Ankara (GPA) – The rising tensions between Ankara and Washington may freeze some big sales for the Turkish defense industry.
The Turkish defense industry, which is heavily entangled within the structure of NATO, has run into some problems in the last few days. This all started after Washington placed sanctions on two Turkish ministers involved in the incarceration of a US pastor last week.
The sanctions – which target Turkey’s Minister of Justice Abdulhamit Gul and Minister of Interior Suleyman Soylu – are in retaliation for the illegal detention of a US pastor who was arrested in the ongoing purges inside of Turkey. According to the Turkish government, the pastor, Andrew Brunson was likely involved in “attempting to subvert the government” in association with the FETO organization of exiled cleric Fethullah Gulen.
However, Turkey and the US both know these sanctions are really about issues that run much deeper than just the detention of the US pastor (who was originally arrested all the way back in October 2016). Besides Brunson, there are other sources of tension between the US and Turkey including the recent trial of a gold trader accused of breaking US sanctions on Iran with Turkish President Erdogan’s blessing, Erdogan’s recent criticism of Israel, and most importantly, Turkey’s attempt to buy the Russian-made S-400 anti-aircraft system.
Turkey’s attempt to purchase the Russian S-400 systems has been causing problems with the US since the deal was first announced but these problems have gone unaddressed with both sides seemingly hoping the conflict would work itself out. Time is now running out for this option though, as the deadline for the delivery of Turkey’s share of the new F-35.
The US has opposed the transfer of the new fighter (which Turkey makes components for as a member of a 9 nation project) since the day the S-400 purchase was announced but now there are Turkish pilots training on the jet in Texas and Turkish technicians training on maintenance of the F-35 in Florida.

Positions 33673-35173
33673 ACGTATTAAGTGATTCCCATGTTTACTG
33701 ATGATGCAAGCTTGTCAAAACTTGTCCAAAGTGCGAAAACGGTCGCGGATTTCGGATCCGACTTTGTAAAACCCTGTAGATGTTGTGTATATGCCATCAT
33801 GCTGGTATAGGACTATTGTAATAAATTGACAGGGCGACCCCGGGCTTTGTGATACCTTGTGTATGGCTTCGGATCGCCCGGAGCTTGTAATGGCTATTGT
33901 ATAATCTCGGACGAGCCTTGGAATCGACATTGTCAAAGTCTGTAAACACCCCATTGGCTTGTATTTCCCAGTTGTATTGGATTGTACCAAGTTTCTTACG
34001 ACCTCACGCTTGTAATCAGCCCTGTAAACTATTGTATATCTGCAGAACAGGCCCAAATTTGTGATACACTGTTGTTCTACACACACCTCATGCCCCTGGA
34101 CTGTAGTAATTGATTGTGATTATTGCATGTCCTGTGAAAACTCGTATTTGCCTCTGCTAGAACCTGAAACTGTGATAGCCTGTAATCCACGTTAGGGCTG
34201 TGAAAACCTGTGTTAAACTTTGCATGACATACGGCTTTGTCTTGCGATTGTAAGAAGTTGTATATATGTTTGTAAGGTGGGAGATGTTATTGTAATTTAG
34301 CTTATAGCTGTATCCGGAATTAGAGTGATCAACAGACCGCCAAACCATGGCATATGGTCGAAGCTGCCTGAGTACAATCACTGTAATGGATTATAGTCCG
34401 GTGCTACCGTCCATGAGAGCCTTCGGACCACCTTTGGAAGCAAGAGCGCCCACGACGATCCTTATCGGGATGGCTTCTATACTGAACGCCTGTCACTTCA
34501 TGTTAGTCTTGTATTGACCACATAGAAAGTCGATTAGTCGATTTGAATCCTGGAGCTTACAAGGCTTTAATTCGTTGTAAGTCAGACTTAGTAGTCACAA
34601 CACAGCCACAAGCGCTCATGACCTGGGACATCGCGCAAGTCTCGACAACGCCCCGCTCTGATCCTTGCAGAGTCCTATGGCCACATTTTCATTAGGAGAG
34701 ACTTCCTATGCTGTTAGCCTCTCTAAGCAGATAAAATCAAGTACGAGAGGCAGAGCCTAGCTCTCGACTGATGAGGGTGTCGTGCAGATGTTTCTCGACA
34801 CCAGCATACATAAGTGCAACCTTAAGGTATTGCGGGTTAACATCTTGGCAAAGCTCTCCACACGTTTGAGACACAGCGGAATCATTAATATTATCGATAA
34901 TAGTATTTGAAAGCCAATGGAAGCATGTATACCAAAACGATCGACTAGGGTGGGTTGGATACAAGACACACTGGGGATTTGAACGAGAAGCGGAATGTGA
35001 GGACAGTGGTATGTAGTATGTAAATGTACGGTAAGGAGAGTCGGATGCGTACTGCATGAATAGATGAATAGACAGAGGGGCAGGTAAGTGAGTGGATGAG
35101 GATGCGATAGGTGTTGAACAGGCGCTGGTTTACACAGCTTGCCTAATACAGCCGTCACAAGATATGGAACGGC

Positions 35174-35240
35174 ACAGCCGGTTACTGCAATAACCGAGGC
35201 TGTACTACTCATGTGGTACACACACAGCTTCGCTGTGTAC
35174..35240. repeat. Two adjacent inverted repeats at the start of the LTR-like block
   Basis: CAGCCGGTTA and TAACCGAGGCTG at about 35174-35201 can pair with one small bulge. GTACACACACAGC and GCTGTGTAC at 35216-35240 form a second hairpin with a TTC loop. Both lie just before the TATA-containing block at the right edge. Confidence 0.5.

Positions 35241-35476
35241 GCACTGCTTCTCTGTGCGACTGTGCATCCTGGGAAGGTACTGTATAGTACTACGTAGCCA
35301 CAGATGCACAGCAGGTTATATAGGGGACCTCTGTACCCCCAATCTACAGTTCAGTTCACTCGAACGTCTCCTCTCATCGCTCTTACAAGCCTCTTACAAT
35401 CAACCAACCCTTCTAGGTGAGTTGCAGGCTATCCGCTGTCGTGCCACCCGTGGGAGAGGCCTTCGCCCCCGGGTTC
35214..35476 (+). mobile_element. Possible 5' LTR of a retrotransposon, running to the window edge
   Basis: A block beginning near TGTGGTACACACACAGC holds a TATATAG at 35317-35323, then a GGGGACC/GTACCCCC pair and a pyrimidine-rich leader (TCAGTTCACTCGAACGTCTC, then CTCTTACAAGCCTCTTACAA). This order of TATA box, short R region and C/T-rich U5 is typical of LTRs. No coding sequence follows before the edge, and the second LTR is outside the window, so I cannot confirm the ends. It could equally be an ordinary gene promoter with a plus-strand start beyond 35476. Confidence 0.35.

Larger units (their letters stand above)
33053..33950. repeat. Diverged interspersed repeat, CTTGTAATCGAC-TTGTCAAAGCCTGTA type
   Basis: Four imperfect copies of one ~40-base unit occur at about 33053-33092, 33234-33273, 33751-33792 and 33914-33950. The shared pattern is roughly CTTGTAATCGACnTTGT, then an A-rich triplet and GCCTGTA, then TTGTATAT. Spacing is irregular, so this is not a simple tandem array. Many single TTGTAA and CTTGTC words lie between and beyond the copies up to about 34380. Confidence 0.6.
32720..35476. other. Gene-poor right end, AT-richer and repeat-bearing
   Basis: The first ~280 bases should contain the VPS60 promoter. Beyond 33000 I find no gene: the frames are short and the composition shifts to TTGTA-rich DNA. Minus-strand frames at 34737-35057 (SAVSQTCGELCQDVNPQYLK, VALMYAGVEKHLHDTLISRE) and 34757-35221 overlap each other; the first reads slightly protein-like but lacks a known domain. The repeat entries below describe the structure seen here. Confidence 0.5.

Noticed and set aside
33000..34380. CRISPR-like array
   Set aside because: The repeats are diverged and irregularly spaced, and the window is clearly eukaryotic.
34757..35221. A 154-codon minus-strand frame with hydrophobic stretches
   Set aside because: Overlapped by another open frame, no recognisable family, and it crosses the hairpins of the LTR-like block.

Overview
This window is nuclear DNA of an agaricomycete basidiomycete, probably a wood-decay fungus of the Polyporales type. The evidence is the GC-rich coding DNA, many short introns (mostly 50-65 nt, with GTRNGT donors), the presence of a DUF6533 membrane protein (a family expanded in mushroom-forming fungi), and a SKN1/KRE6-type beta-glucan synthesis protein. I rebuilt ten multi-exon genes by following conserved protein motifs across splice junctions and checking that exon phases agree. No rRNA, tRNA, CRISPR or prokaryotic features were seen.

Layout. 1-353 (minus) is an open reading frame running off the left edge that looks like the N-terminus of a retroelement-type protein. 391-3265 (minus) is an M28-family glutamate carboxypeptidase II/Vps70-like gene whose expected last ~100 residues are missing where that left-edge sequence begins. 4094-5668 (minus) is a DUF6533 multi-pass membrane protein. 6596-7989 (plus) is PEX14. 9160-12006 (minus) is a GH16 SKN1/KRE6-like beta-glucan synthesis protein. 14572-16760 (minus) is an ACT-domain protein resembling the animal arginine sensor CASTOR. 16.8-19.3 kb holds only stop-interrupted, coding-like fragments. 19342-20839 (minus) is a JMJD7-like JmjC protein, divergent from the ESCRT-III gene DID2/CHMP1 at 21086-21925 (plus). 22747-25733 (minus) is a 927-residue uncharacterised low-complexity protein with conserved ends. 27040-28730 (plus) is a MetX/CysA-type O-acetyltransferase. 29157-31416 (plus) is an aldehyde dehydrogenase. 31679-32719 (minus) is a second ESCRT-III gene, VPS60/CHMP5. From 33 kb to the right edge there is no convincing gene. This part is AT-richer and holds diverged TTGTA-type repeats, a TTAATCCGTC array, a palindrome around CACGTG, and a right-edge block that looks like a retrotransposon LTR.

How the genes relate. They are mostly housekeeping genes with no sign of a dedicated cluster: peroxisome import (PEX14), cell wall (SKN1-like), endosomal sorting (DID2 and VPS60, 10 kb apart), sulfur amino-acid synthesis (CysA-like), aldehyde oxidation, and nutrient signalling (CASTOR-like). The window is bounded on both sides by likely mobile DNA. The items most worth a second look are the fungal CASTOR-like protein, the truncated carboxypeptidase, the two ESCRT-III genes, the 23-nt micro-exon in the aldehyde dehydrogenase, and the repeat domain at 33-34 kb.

The problem with giving the F-35 over to Turkey now, according to US officials, is that having the NATO jet running on the same network as Russian anti-air systems would expose specifications of the F-35. This access to sensitive information by the Russians would allegedly leave the F-35 vulnerable or completely useless.
Removing Turkey from this project, however, is another story. Since Turkey helps build components for the F-35, if the US decides they can no longer be a party to the project, Washington will have to search for a new manufacturer and Turkey will lose their legal ability to make these parts.
The F-35 and the Turkish Defense industry
If turkey does lose the ability to manufacture some of these components for the F-35, there is another danger in that it could set a precedent. On top of the F-35, Turkey makes a whole host of components and knock-offs of NATO equipment and sells them via export agreements approved by Washington.
One example of this kind of agreement is the parts that go into the construction of the Turkish T129 ATAK helicopter, which Ankara has just agreed to sell 30 of to Pakistan for $1.5 billion. The T129, which is based on the European Agusta A129 Mangusta, has yet to be approved for export by Washington.
The deal to sell the T129s to Pakistan was signed in July and Ankara is running out of time to secure the licenses, with the first delivery scheduled for November. If Turkey fails to deliver the helicopters – or get Pakistan to agree to a deferred delivery – by then, Pakistan is allowed to back out of the contract.
If this contract falls through it would not only damage Turkish credibility but also likely hurt the Turkish company behind the deal, Turkish Aerospace Industries (TAI). Erdogan’s Son-in-Law is also on the board at TAI so he has a personal stake in seeing this deal go through for his own fortunes.
The T129 is not the only project the Turkish defense industry, or even TAI, has geared up for the weapons export market in the next few years. Turkey is also set to deliver weapons to other countries such as Qatar and will likely have a new defense contract with the post-Brexit United Kingdom to draw up soon. If Ankara can’t find a way to work through their problems with Washington (and if they’re not willing to violate international law) the rejuvenated Turkish defense industry aimed at exporting budget weapons and equipment may soon take a dive.